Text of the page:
Final Hamburging and home
Final trip post! For my last day in Hamburg I supplemented foot explorations with a hop-on hop-off bus to partial success, before beginning my 40 hour journey to get home. I was lucky that a disappointing discovery on the way didn’t have a greater impact in what had been a fairly epic adventure.
Taking a shortcut through the train station, I backtracked over some of the previous day’s ground to take a closer look at places I’d not had time to stop at.
I picked up the bus tour from here but felt short-changed when the commentary was supplied only in German. A few minutes away was a stop near where I caught the boat tour yesterday. By the time I realised that our bus was stopped for an indefinite period, the bus in front had pulled away leaving me somewhat stranded. I climbed off frustrated – when I asked the driver and guide apparently I should’ve known to ask for English?
Too annoyed to wait for the next bus I continued on foot without much of a plan. The silver lining was spending time in areas I’d seen from the boat the day before.
Hamburg is an old city in relatively new clothes. A rebuild occurred after about a quarter of the central city was destroyed by fire in the 19th century only for WW2 bombing to level much of the city and harbour about 100 years later.
I gave the bus another attempt. I didn’t complete a full circuit and so didn’t extract maximum value from the pass but the segment I did this time was useful in my rapidly shrinking window of time – especially once I requested English commentary! (Which still didn’t seem to be the full equivalent of what was being relayed in German but was better than nothing.)
By late afternoon I was back at the hotel, armed with a commemorative drink or two to mark my final night away and hydrate me through the full unpack-discard-repack task. This included farewelling my shoes – after several years of excellent service I laid them to rest in the continent they were debuted in a few years before.
The next day I bid farewell to Europe. My previous experience of Germany was an overnight stay in the Black Forest five years ago when Mike and I drove from Switzerland to France. This visit was also fleeting and so Germany remains somewhere I still need to visit properly. Among other things, the Nürburgring track is very much on my to-do list!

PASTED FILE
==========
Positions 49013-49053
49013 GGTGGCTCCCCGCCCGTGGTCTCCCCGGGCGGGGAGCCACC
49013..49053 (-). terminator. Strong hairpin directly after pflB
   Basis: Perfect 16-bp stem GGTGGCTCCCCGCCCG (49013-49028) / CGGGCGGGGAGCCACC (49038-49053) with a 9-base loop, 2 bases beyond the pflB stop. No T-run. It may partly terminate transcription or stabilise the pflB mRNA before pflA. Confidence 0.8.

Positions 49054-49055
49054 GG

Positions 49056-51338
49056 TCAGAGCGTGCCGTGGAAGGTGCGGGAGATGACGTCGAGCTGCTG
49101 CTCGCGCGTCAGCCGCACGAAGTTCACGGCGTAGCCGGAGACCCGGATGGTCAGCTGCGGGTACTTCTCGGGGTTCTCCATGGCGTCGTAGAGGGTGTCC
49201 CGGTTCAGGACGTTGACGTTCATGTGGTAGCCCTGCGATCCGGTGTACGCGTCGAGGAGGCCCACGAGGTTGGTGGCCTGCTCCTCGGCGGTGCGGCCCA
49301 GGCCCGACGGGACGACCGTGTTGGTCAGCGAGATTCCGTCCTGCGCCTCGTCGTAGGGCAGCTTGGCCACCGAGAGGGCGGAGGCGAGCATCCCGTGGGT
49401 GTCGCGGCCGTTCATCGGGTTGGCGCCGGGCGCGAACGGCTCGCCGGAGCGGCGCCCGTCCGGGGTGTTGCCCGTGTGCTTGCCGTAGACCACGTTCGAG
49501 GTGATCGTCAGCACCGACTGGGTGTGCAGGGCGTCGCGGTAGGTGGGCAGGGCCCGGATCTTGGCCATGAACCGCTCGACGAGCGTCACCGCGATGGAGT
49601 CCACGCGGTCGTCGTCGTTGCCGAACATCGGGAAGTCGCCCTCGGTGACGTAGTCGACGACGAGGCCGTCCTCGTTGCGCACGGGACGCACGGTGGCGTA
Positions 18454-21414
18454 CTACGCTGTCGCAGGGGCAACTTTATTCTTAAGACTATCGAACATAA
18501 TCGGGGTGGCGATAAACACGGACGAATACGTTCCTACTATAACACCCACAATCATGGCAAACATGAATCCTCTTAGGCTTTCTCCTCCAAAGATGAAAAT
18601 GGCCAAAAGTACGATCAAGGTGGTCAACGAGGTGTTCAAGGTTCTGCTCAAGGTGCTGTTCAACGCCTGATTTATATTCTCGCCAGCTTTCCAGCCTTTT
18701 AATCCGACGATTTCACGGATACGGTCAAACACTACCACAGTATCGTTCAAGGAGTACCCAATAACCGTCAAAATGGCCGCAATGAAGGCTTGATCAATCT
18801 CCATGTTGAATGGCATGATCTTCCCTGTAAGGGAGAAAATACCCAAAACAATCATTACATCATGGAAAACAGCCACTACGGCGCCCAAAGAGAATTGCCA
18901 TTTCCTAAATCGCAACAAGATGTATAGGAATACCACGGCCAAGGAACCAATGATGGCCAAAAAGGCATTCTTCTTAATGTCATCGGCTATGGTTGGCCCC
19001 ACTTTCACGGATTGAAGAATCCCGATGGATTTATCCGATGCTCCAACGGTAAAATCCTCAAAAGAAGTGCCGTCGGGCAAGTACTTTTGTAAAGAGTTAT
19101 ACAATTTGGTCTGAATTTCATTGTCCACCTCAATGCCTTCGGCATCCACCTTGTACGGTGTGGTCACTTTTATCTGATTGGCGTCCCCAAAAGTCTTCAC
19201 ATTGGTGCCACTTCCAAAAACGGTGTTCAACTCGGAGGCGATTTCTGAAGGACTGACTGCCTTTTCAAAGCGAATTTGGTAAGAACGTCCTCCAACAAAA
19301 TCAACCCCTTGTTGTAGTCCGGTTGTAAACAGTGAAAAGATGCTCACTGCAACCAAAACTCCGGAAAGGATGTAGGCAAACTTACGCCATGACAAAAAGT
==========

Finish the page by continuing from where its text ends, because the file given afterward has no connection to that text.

While transiting in Zurich a credit card purchase was declined and I was subsequently shocked to discover that my card details had been hacked somehow somewhere and someone(s) had been shopping up a storm in England and Canada. I was fuming and tried to report it, but was unable to get hold of my bank until I got to Shanghai. While it had gone undiscovered for a few days as I was using my credit card only sparingly, I was extremely fortunate that it didn’t become an issue until the very end of my travels and so didn’t cock up any important transactions.
I had several hours to kill in Shanghai and opted to make use of the hotel inside the airport. As dodgy as it sounds, you can book this in hourly increments – the room was nice though and it was an excellent spot to rest and freshen up before tackling the next half-day ordeal through to Auckland.
This penultimate flight was made all the more enjoyable as it was Air NZ. Not only did it give me an early connection with home, but the service was excellent and the new plane had the best personal entertainment screen I’ve encountered.
Without my dodgy shoes I skated through Customs in Auckland with relative ease. I built a few extra hours into this stop and Mum and Dad made the trip in to see me. I was able to offload a couple of kilos of stuff that I’d brought back for Mum. The final hop to Wellington produced a very windy and bumpy welcome home.
I’m really happy with how my travels played out. Poland is a beautiful and historical country, packed with things that interest me and with a family connection to boot. Lonely Planet has announced Poland among its top 10 destination picks for 2016 so tourism is only going to get bigger there. Where I went it was easy to get around and in most places you can get away without knowing Polish – though the basics are always helpful. It was a good decision to use a pack for increased mobility and to experiment with travelling light-ish (though it was a bit cumbersome with the daypack as well).
Continuing the momentum of the family history theme, Mum has been able to make further headway with research. It will be an ongoing labour of love though – and with more than 400 Fabiches evidently living in Poland, one could be researching forever.
I’m yet to see the box that I shipped back to myself from Kraków about eight weeks ago but hopefully it will turn up!
Thanks to everyone who followed along with this trip. Normal transmission will resume again soon!